It was simply beyond me to put the two frightened young men on report. Instead, in a low voice as cold as I could make it, I ripped them up one side and down the other. I do not recall my words but they were harsh as I reminded them of the possible consequences of sleeping on watch. They stood ramrod straight and shivered as they took it.
Finally I grounded the butts of the rifles then handed them back to the chastened two and said, “Look, it wouldn’t be any satisfaction to me to turn you in and I’m going to make you a deal. My butt would really be in a sling for not putting you on report if word of this got out and so would yours so you are not to breathe a word to anyone!
“From now on every time I have a watch I am going to make sure you are on it. Whenever I check your posts—and you never know I’m coming—I want to find you on your feet, your weapon on your shoulder, walking your post. Furthermore, I want to hear you challenge me and make me advance to be recognized just like it says in the book! Now, shoulder arms and get with it!”
The men moved off marching their posts and I turned and took a shortcut down the hillside toward the watch shack to make my report to the OOD that all was well at 0200 hours. Just down from the road I stepped up on a small boulder. In the starlight I could see something that looked like a log lying beneath the boulder so I stepped down on it, forgetting that there are no long sized trees on Ile Nou.
When my weight hit the “log” three was a sudden “OOF!” as if the breath were going out of someone. The thing rolled and I went sprawling. As I fell, a thought of the Kiwis’ tales about the savages flashed through my mind. I rolled in midair and hit the ground on my back. There against the skyline I could see what appeared to be a man getting to his hands and knees. My flashlight had gone flying out of my hand.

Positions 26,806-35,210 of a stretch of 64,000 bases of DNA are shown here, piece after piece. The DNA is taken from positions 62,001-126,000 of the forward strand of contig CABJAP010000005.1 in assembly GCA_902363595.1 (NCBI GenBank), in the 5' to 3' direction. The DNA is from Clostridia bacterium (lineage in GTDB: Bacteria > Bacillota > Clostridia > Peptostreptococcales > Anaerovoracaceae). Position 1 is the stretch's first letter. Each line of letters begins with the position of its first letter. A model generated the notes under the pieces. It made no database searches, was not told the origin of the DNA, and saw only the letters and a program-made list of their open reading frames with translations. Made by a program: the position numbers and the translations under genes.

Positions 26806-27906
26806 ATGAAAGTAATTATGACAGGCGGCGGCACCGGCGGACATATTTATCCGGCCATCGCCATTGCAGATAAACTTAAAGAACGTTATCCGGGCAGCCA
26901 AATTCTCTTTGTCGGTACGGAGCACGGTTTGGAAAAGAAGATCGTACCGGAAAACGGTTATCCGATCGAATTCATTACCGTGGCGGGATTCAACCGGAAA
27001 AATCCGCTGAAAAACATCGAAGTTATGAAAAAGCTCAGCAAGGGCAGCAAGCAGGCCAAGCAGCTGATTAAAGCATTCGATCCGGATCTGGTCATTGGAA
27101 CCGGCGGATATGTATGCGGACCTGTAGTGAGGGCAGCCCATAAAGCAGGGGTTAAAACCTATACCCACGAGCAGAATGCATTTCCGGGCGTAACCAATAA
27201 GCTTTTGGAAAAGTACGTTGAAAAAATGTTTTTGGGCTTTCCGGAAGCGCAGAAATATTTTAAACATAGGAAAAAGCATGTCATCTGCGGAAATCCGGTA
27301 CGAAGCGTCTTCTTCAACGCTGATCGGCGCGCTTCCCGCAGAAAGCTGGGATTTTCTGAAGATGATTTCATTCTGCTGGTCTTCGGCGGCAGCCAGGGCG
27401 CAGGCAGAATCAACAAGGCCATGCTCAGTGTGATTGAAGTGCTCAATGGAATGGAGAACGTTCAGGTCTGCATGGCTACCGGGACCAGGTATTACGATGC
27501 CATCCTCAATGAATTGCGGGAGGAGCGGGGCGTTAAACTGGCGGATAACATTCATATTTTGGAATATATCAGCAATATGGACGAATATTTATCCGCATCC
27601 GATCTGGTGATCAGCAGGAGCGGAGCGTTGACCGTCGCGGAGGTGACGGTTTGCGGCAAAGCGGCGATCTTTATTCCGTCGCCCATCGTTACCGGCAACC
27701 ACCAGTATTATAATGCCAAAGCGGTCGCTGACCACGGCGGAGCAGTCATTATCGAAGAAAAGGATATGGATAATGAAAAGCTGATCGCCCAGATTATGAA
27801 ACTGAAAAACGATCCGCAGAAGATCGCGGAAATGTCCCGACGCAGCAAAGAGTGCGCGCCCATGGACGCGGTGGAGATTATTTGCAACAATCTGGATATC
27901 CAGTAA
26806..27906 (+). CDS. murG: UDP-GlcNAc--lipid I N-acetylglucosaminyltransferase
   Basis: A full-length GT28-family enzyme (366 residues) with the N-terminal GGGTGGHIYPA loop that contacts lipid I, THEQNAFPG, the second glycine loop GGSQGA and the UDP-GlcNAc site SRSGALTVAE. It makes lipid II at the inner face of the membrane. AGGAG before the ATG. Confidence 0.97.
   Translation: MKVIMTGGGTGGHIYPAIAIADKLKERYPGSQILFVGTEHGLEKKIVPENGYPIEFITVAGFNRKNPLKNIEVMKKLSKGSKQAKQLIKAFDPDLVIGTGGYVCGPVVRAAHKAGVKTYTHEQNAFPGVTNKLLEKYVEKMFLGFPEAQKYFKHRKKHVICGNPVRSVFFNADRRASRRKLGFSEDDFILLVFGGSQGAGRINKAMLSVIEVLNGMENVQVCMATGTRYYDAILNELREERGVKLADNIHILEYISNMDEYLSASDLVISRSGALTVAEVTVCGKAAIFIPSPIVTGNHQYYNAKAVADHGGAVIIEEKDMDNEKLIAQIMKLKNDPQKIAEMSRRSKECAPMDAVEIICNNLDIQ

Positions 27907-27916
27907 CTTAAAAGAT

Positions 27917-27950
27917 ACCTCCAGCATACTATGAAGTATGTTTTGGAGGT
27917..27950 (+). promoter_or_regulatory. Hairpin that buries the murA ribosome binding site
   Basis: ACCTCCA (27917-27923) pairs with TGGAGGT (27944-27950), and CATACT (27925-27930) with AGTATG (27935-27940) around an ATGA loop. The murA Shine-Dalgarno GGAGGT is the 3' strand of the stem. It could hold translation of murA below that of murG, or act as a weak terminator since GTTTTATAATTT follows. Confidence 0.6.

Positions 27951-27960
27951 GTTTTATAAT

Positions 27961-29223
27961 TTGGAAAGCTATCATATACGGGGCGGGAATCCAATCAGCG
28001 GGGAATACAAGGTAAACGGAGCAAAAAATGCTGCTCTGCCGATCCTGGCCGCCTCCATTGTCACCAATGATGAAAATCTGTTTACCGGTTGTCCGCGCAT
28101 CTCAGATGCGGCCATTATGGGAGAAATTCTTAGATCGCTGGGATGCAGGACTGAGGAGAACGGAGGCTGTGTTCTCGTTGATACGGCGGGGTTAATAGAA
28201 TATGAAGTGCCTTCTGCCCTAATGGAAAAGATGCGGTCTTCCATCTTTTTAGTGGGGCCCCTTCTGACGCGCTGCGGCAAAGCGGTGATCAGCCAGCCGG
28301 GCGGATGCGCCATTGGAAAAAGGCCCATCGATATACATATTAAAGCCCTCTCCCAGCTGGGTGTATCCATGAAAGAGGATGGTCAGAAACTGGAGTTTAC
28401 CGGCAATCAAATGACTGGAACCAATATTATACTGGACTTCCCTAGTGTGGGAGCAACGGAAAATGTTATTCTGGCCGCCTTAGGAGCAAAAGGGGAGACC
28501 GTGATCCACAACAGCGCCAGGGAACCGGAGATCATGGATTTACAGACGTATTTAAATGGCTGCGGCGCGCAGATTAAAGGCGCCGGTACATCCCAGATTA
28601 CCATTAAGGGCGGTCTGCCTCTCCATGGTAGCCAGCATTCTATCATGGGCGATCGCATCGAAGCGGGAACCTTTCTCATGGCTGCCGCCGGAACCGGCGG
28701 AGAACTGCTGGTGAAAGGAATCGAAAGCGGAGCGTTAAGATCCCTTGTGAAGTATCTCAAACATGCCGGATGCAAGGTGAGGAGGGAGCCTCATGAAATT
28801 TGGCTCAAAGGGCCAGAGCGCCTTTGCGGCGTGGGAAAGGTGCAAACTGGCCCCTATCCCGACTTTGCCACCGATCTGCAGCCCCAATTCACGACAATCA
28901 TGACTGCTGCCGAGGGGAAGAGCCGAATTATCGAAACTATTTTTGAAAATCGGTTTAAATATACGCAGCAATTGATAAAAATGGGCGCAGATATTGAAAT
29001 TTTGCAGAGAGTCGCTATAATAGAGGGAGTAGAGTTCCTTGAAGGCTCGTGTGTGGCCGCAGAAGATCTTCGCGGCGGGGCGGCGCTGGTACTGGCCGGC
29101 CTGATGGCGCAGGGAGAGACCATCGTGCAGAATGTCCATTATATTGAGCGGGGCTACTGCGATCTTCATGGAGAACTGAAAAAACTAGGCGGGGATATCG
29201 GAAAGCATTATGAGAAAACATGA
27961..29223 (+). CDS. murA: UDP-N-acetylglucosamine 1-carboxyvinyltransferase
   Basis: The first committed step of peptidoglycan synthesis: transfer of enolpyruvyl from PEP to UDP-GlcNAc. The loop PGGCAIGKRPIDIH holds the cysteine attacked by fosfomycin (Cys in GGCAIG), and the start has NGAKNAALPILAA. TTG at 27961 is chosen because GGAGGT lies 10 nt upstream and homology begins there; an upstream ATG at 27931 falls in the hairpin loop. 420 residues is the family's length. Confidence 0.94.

Later I had no recollection of unbuttoning the flap of my holster, drawing the 45, or charging it but I must have done that in midair as it was in my hand. As the shape moved without challenge or hesitation I fired. In the quiet of the early morning hours, the boom of that 45 sounded like a 16-inch naval rifle! There was a sort of squeal and the dark form went down.
Lights came on all over the base. Still holding the gun on the inert form, I found my flashlight. I heard the duty officer’s jeep come to life so I signaled it with the light then shined it on the “man” I had shot. When the duty officer skidded to a halt beside me he found me staring down at a very large and very dead pig. My shot had hit it just below one eye and had blown a sizeable chunk out of the other side of the head—and I never could have hit the broadside of a barn with a handgun on the target range!
Men, including my two sentries from up the hill, came running from all directions—many of them in their skivvies. I explained what had happened to the OOD. He laughed ruefully and said, “Oh hell, go call out the duty cook to butcher this thing. We’ll have some fresh pork for breakfast—which will be a nice change from those beans and Spam!”
That, of course, was not the end of it. I took an unmerciful ribbing from my shipmates although tempered by admiration that I was apparently a dead shot with a forty-five. (I chose not to mention my scores on the target range with a pistol!)
The next afternoon a very mad French farmer from the leper colony was in the commanding officer’s office raising Cain about our shooting his “best and finest sow” as well as the interpreter could understand his voluble sputtering. I never did find out what the Navy paid him but he finally went away somewhat mollified.